There are thousands of miles of residential canals along South Florida and the Florida Keys. Juvenile tarpon use these protected areas for several years before moving offshore to join the main tarpon migration. On occasion, large adult tarpon will also inhabit these waters year-round, offering unique angler opportunities for water front home owners, kayakers and small boat owners. While not every canal system will have tarpon in it, the ones that do harbor a residential population can offer year-round angling opportunities. Canal tarpon can be notoriously picky, but with these following tips and tricks you’ve got a good chance at hooking up.
You may have a hard time getting local information about which canal systems hold residential tarpon. If that’s the case, it’s best to take a look at a local chart and scout out the deepest canal systems. If a chart is unavailable, keep an eye out for docks with large cabin cruisers and sailboats, as they need deep water for navigation.
A majority of canal tarpon will be in the 5lb to 4olb range, often times these small tarpon can be seen tail slapping or rolling on the surface. A light tackle outfit will be the most enjoyable for casting to these Silver Princes. I’ll usually grab one of my flats spinning outfits for throwing 1/4oz to 1oz jigs. A 7’ medium 12-17lb outfit with a 3000-5000 size reel, 20lb braid and 40lb Fluorocarbon is perfect.
Approach: I’ll have the best success with these picky eaters by throwing a light weight 3.5inch Pro Tail Paddle or 4-inch Skinny on a 1/4oz jig head. Sight casting at rolling fish, then imparting a vertical jigging presentation worked in the mid water column tends to get bit the most often. Just after a fish rolls, make a cast within two feet of the roll. Let the jig sink to about one third the depth of the canal. So if it’s 15 feet deep, I’ll let it sink for a five count, getting down about five feet, then begin my retrieve. Just after I hit my preferred depth, I’ll give my rod tip two quick, sharp ten-inch snaps. This will cause the lure to quickly dart upwards, then with a slightly slack line I’ll allow the jig to sink down two to three feet. I find canal tarpon eat a jig on the fall ninety percent of the time. Repeat this twitch-twitch pause retrieve back to the boat. Repeat the technique at every rolling fish within casting distance. On a good day, I’ll usually hook up about 1 in every 6 perfect casts to a fish.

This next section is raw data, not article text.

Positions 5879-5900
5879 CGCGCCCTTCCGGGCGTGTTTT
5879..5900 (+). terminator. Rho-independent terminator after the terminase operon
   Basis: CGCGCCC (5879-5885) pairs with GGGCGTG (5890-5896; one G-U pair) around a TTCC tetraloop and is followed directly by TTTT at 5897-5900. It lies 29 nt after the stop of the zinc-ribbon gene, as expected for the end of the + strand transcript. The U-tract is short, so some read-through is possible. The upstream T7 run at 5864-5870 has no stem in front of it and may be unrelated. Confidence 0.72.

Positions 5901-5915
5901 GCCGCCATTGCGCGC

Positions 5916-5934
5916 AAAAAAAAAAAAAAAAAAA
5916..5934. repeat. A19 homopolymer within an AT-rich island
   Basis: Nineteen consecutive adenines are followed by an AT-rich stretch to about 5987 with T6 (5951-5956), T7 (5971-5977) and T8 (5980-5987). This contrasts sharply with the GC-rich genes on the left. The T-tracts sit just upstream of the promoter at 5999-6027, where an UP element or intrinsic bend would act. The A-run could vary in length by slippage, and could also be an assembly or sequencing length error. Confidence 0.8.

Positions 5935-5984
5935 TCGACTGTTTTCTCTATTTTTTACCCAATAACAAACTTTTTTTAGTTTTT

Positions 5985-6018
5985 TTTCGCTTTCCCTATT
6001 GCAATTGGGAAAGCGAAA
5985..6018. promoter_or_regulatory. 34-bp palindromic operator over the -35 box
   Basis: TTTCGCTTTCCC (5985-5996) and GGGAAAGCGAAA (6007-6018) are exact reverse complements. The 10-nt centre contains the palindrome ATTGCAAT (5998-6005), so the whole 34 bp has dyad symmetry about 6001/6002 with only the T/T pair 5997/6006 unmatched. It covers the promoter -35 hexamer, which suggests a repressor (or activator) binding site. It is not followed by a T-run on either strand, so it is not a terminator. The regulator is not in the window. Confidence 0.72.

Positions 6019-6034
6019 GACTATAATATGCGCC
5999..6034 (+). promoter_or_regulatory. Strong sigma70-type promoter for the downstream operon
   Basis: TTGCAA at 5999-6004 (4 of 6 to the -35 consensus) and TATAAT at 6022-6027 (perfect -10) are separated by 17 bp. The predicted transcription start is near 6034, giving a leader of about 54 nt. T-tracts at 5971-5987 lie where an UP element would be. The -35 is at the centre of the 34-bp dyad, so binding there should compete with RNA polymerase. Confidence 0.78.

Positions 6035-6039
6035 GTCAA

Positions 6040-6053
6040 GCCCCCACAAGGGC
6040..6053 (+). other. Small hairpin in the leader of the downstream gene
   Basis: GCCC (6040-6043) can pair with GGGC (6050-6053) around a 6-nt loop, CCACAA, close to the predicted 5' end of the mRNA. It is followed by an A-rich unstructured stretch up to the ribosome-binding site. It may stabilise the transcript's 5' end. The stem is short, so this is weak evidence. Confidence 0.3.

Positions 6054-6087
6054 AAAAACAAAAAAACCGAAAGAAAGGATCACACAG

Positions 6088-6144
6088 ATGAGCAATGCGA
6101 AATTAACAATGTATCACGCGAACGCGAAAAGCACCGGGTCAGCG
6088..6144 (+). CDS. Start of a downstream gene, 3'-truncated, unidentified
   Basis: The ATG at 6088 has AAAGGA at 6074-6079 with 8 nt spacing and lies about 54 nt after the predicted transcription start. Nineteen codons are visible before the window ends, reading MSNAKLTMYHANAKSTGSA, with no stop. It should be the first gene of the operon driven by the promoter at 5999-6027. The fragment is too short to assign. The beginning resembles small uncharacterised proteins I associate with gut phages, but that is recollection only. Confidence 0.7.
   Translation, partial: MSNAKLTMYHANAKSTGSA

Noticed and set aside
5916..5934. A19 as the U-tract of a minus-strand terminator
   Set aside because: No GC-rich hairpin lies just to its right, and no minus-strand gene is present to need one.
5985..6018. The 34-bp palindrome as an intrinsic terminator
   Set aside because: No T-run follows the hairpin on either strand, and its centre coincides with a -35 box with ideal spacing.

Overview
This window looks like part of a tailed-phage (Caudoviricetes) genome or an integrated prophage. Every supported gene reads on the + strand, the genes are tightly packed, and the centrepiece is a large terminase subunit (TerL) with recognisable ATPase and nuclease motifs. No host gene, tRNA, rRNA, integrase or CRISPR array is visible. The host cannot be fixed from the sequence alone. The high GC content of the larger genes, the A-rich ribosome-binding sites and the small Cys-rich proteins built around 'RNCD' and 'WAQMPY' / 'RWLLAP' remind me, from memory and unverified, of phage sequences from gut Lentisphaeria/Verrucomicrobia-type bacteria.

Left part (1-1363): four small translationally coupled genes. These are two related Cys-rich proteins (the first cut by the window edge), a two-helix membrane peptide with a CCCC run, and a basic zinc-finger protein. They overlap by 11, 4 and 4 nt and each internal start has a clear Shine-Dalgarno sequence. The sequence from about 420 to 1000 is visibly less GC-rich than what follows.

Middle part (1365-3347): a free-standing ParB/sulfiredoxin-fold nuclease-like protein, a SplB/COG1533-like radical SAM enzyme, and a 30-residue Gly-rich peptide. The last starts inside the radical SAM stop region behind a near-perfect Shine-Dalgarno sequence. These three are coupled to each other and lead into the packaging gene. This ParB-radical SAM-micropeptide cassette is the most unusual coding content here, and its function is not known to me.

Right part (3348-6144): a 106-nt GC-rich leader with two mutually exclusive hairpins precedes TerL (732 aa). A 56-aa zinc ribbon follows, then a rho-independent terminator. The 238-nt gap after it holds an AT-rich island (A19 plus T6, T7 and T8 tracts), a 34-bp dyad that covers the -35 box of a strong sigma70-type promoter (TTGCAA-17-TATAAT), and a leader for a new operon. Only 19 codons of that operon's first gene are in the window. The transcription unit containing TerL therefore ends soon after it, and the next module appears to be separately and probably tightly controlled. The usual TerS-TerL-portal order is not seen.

While not as common, there are certain canal systems that harbor some truly massive tarpon. I’m not sure if they’ve retired from the mating game, or just prefer to lounge in their home waters instead of heading offshore to join the migration. These populations are closely guarded secrets and are usually just stumbled upon while navigating around local water ways.
Approach: These fish have been around for a very long time and have likely seen just about everything thrown at them over the years. They are very difficult to catch, but not impossible. Downsized presentations often get the nod over larger, noisier presentations. So, mid-sized 5.5-inch Pro Tail Paddles and 7-inch Original Eels become the bait of choice. Similar to other tarpon scenarios, a slow and steady surface retrieve is ideal.
Make long casts down the center of deepwater canal systems and begin your retrieve just after the lure lands. Keep you rod tip low and be prepared to set the hook at the slightest bump. Often times these canal fish won’t aggressively attack a lure, but they will lightly pop up and bump it as it goes by. Likewise, a traditional walk-the-dog style retrieve with the 7-inch Original Series rigged on an unweighted swim bait hook is a great topwater option during low light. Keep the color selection simple: bone, black and silver are all good choices.
To maximize your chances of hooking these large canal tarpon, focus your angling efforts around first and last light. The fish should be in a more aggressive feeding mood and less likely to ignore an artificial presentation. If you’re lucky enough to be a waterfront resident with tarpon in your back yard, this would go great with your morning cup of coffee or evening beverage!